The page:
20 Burst results for "Nastro"

U.K. says 4000 variants of virus that causes COVID-19

Heartland Newsfeed Radio Network

01:14 min | 4 months ago

U.K. says 4000 variants of virus that causes COVID-19

"This from news trust dot org a reuters foundation thompson reuters. Asian world faces around four thousand covid nineteen variants as britain. Explorers makes vaccine shots bullet points here. World faces around four thousand variants of novel coronavirus. Uk trials combining pfizer and astrazeneca vecsey combining the lack scenes now One vaccine wasn't nearly rix risky enough. You know what if what if pfizer got it right nastro. Zenica got it wrong. I mean sure like of your people would be fine. I mean you couldn't you couldn't do that. The uk says vaccines likely to work on different variants. How can okay. I can say that vaccines are likely to make balloons. Come out of your ears. does that make it real. I'd like to see your trials all drug maker. I'd really like to have video on them. Because that would be hilarious. All drugmakers are looking to improve vaccines for new variants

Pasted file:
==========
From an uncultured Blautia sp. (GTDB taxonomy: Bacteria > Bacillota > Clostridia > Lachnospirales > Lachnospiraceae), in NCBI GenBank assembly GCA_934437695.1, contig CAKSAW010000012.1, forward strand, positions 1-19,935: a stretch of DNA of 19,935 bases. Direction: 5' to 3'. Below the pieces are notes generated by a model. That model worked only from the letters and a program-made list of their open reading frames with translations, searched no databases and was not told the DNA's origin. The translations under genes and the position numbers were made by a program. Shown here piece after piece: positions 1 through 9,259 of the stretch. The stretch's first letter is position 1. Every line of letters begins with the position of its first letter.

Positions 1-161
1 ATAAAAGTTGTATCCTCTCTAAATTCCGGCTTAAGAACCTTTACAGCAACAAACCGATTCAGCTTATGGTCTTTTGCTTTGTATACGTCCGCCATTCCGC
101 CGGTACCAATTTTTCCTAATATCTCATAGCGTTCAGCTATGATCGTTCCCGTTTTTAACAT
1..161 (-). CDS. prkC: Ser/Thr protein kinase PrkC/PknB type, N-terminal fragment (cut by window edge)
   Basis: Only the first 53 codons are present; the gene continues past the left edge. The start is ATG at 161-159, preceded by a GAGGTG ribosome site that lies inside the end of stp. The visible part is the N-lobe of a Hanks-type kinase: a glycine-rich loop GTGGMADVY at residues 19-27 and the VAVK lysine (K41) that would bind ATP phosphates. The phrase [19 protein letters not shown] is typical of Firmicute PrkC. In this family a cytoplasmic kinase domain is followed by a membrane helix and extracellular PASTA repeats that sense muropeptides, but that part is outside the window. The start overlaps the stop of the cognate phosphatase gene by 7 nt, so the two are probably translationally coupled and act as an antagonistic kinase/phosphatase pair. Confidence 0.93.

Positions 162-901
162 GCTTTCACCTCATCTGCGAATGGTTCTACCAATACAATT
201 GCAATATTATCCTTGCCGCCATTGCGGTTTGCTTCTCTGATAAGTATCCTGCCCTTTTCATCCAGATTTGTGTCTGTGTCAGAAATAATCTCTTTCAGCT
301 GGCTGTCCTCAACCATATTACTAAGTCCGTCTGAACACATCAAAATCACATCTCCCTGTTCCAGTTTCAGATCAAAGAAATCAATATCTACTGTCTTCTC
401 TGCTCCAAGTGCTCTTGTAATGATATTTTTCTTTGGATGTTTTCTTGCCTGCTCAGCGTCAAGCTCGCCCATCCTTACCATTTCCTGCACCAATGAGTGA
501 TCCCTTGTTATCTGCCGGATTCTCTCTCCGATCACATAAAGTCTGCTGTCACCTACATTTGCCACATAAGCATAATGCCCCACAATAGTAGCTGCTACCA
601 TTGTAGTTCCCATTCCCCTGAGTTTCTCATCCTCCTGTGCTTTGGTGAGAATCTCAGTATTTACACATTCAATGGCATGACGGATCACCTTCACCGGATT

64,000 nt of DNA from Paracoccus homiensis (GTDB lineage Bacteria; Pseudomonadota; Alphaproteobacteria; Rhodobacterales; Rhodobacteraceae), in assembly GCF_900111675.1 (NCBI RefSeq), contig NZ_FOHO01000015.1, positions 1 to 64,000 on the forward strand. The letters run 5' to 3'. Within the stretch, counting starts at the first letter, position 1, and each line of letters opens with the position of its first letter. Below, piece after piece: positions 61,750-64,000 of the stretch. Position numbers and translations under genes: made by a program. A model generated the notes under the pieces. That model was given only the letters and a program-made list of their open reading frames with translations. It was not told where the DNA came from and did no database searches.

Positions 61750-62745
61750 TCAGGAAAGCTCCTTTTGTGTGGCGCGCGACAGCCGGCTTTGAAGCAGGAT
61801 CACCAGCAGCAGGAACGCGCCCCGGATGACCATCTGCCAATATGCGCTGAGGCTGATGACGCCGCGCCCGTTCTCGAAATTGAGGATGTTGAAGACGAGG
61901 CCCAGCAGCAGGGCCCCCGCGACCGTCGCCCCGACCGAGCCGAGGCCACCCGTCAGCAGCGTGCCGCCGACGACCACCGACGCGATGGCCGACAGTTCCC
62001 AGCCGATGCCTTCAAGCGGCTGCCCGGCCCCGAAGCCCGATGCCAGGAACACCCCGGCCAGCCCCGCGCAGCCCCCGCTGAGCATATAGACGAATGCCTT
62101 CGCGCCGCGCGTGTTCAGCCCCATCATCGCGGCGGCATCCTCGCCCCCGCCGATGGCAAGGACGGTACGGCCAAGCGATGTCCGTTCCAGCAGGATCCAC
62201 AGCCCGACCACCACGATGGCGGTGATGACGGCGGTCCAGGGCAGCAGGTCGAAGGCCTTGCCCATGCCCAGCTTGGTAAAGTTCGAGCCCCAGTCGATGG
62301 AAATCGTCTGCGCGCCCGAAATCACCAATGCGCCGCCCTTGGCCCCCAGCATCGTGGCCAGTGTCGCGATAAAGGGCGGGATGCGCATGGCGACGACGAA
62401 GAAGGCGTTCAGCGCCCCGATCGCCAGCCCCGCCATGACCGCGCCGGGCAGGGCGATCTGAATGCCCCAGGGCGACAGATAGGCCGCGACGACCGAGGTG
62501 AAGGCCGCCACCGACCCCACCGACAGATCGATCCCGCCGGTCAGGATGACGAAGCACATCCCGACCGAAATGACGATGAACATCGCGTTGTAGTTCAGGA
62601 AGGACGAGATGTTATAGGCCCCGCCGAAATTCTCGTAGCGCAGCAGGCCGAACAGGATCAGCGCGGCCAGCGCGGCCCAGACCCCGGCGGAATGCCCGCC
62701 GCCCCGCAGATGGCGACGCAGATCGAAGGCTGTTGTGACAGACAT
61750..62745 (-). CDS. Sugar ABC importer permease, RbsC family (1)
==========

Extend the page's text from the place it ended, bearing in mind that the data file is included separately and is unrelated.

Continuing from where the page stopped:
Reuters Pfizer Zenica Astrazeneca UK Britain
"nastro" Discussed on Giant Bombcast

Giant Bombcast

06:54 min | 8 months ago

"nastro" Discussed on Giant Bombcast